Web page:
Robert Edward Lee was born in Virginia, the fifth child of Henry “Light-Horse Harry” Lee (1756-1818) of Revolutionary War fame, by his second wife. In 1829 he was graduated second in his class at West Point without having incurred a single demerit in his four years there. Commissioned in the Corps of Engineers, he served as a captain under General Winfield Scott in the Mexican War, in which he distinguished himself in the battles of Veracruz, Churubusco, and Chapultepec. He was slightly wounded in that war and earned three brevets to colonel. General Scott declared him to be “the very best soldier that I ever saw in the field.”
In 1852 he was appointed superintendent of West Point. Three years later, with the approval of Jefferson Davis, then secretary of war, he transferred as a lieutenant colonel to the newly raised Second Cavalry and served in West Texas.
Although John Brown’s raid on the U.S. Arsenal and Armory at Harpers Ferry, Virginia (now West Virginia), in October 1859 occurred while Lee was at his home on extended leave in Arlington, Virginia, he was placed in command of a detachment of marines and, with Second Lieutenant J. E. B. Stuart, captured Brown and his band.
On April 20, 1861, at the outbreak of the American Civil War, he resigned his commission and three days later was appointed by Governor John Letcher of Virginia to be commander in chief of the military and naval forces of the state. When Virginia’s troops were transferred to the Confederate service, he became, on May 14, 1861, a brigadier general, the highest rank then authorized. Soon after he was promoted to full general.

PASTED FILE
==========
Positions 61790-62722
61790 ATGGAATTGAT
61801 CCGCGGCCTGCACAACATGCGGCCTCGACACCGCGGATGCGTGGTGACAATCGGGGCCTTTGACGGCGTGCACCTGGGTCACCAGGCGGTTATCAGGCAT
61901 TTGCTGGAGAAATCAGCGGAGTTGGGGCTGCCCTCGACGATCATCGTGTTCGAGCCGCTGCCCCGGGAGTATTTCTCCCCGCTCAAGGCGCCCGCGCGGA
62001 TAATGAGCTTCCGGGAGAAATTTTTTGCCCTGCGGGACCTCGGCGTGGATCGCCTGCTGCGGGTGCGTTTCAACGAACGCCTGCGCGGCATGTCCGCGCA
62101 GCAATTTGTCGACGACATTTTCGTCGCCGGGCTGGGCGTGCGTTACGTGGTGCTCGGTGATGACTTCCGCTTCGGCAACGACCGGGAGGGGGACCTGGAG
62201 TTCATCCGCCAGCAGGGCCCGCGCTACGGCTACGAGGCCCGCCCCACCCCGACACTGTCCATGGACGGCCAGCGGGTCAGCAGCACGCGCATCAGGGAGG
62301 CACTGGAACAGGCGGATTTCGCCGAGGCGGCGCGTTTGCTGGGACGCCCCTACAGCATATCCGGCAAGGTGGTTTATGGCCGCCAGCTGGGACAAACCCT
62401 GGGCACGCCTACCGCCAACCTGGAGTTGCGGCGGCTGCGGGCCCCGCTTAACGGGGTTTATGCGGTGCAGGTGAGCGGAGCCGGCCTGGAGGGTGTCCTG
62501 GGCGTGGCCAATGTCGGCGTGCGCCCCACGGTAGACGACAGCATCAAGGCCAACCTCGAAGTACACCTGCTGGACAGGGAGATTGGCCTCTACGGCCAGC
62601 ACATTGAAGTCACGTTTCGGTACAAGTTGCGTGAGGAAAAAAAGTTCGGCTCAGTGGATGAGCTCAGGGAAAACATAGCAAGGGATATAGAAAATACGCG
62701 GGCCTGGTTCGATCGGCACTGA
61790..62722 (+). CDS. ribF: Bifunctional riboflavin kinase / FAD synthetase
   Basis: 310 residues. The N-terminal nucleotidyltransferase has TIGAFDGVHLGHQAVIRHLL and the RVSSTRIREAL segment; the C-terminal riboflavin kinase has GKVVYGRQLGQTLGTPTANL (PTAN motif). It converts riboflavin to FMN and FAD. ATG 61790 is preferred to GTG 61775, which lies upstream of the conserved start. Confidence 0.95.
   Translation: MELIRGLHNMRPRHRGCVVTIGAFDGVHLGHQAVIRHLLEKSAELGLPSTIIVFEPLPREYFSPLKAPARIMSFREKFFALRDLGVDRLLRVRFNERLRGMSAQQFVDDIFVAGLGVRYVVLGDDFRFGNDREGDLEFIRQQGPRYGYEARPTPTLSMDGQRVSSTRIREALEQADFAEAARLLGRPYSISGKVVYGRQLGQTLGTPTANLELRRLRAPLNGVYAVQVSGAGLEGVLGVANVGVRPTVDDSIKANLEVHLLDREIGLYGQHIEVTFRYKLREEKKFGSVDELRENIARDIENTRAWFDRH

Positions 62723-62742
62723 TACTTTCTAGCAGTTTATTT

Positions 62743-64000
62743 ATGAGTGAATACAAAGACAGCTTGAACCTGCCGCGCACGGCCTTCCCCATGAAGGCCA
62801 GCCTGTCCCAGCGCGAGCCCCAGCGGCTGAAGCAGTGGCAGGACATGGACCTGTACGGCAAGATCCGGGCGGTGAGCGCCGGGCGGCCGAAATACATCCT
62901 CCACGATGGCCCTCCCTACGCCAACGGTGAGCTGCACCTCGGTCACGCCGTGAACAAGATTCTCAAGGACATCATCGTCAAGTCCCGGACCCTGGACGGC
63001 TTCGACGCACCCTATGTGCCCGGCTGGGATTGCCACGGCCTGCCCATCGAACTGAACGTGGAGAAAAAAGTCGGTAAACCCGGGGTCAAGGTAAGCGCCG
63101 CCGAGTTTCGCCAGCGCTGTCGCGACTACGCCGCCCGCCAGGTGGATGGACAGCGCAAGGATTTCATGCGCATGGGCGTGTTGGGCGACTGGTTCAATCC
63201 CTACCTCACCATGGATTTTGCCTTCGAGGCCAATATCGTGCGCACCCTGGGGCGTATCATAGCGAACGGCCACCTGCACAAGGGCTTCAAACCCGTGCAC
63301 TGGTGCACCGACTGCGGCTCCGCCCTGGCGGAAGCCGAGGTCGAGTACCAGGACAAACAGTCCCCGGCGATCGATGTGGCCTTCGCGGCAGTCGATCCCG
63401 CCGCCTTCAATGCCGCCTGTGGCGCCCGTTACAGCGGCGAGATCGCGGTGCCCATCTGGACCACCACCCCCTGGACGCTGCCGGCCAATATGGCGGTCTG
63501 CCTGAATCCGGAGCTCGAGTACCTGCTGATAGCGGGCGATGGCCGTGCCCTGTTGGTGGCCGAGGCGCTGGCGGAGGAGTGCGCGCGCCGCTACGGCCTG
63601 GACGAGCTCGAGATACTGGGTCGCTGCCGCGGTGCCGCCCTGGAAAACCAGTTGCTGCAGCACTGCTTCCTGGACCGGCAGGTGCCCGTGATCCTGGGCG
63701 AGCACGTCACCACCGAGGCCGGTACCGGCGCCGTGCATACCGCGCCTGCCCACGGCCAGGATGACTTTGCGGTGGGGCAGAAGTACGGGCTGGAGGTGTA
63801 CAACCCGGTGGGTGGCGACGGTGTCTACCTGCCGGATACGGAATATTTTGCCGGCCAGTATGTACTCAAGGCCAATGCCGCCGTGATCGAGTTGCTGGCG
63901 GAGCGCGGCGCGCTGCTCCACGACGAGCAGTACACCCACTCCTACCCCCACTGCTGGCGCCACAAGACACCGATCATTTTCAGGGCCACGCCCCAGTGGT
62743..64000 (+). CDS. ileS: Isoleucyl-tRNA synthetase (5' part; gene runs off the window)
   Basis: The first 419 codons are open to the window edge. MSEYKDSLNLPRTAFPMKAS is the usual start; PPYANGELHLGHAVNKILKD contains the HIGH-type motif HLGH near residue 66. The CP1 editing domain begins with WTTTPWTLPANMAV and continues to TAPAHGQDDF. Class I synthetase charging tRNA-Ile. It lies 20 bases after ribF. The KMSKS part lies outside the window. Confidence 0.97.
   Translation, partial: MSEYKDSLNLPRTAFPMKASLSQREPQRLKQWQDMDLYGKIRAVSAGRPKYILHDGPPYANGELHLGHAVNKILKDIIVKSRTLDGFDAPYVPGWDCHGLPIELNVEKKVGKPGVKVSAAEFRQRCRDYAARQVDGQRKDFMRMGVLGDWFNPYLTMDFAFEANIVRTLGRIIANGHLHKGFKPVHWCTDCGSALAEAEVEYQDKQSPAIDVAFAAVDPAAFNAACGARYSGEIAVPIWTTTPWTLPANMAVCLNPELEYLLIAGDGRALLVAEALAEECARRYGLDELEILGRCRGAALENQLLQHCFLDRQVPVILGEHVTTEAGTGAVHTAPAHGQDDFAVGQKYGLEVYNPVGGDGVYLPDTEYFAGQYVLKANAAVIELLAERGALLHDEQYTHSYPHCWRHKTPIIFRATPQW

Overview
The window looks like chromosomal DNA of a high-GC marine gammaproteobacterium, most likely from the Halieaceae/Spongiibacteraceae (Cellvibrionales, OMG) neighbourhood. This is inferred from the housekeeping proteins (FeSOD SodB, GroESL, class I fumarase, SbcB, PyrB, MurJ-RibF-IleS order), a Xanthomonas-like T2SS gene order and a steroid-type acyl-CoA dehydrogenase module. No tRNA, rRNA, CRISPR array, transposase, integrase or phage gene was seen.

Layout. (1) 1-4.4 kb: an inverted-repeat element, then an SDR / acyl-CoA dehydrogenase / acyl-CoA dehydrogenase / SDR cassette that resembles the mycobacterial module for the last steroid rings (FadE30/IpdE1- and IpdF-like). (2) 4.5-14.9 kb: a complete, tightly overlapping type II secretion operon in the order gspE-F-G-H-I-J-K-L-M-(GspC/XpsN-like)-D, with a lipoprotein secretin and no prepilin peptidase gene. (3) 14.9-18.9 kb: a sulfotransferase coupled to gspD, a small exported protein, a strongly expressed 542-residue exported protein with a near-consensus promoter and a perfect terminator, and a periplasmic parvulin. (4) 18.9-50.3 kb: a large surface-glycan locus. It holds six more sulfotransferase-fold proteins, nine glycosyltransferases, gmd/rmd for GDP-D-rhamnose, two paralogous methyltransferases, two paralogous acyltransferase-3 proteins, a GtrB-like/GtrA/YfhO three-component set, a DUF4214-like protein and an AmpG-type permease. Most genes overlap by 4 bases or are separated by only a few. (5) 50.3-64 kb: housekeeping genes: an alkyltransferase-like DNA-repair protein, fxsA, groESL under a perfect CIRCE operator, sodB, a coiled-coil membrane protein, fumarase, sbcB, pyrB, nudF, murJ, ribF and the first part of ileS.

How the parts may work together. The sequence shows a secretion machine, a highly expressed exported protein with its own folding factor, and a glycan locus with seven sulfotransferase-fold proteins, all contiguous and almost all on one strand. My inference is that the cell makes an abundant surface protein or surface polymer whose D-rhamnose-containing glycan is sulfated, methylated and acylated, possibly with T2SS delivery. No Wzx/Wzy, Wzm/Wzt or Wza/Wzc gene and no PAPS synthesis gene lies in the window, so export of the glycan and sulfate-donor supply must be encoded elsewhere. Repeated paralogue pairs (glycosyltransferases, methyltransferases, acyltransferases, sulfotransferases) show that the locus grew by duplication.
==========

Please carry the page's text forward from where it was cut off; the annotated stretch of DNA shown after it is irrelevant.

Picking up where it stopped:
Lee’s first field command was in the western part of the state, where he failed to hold back invading Union forces in an area of strong pro-Union sentiment. He was recalled to Richmond, and from March 1862 he was military adviser to President Davis. From this position he was able to influence some operations, notably those of General Thomas “Stonewall” Jackson in his Shenandoah Valley campaign.
When General Joseph E. Johnston was wounded at the Battle of Seven Pines on May 31, Lee took command of what became the Army of Northern Virginia. He successfully repulsed the efforts of Union general George McClellan in the Peninsular campaign, concluding with the Battles of Seven Days: Oak Grove, Mechanicsville, Gaine’s Mill, Garnett’s and Golding’s Farms, Savage’s Station and Allen’s Farm, White Oak Swamp, and Malvern Hill. Victories were won through Lee’s aggressiveness and daring in the face of McClellan’s timidity rather than by any comprehensive generalship on Lee’s part, for he was unable to exercise control over his subordinate commanders, and the individual battles could be considered tactical defeats.